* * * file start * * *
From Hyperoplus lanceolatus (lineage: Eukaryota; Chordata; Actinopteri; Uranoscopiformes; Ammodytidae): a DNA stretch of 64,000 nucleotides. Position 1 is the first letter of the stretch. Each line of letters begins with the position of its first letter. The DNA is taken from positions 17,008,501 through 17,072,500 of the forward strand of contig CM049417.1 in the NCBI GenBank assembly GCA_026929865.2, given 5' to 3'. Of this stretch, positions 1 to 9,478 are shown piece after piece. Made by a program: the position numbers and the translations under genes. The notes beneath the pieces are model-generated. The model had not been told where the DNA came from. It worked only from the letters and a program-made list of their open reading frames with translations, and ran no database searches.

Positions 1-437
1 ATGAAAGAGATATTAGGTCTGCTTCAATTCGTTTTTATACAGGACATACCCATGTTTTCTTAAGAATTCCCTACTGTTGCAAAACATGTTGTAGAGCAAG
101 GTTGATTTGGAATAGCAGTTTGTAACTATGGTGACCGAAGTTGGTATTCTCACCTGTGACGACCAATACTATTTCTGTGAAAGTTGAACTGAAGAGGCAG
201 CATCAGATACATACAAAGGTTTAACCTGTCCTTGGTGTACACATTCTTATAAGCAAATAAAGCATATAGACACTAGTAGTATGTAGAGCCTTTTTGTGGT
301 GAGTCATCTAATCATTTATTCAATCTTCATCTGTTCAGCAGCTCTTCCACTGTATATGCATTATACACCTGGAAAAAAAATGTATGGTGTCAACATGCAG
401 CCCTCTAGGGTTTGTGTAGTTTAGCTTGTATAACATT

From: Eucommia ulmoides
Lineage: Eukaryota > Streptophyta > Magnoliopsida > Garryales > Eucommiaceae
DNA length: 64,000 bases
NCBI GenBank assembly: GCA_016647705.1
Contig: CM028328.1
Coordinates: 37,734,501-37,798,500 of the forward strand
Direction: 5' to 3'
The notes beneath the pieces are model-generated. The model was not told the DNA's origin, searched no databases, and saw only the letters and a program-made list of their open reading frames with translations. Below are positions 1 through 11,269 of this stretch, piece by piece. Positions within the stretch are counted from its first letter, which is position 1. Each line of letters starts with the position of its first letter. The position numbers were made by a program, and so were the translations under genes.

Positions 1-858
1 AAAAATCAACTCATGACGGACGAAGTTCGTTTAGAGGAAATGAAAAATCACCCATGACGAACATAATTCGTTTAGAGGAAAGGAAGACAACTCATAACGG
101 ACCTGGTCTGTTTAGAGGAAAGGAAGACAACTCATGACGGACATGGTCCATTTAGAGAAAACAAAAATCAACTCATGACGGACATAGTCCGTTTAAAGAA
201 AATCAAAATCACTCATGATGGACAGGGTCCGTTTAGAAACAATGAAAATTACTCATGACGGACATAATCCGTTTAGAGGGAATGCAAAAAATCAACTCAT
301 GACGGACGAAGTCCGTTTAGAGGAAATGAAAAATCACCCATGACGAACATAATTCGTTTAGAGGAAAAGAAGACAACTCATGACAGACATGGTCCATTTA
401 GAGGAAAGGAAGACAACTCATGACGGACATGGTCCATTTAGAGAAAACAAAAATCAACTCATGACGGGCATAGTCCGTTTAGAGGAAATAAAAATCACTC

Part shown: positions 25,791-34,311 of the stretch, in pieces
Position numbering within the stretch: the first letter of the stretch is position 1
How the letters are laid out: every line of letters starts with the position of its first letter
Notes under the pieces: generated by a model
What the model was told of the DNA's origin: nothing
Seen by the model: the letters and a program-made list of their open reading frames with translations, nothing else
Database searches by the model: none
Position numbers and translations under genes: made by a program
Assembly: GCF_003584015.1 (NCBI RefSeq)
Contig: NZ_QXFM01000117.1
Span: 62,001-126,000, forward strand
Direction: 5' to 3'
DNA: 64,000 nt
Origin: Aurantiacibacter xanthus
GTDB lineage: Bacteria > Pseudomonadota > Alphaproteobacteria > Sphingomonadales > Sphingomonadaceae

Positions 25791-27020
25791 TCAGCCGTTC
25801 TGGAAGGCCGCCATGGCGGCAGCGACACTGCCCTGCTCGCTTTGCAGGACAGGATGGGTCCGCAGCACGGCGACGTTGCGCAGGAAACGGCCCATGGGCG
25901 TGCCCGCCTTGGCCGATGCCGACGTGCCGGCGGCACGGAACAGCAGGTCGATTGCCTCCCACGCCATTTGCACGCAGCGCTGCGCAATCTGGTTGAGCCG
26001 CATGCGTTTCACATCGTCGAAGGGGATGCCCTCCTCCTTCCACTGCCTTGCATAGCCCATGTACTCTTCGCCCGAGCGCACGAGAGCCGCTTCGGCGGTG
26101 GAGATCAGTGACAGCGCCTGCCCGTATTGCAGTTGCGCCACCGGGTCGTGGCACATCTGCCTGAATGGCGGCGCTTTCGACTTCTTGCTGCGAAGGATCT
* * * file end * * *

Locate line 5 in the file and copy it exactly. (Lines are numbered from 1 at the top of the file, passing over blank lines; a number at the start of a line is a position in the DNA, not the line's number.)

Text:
201 CATCAGATACATACAAAGGTTTAACCTGTCCTTGGTGTACACATTCTTATAAGCAAATAAAGCATATAGACACTAGTAGTATGTAGAGCCTTTTTGTGGT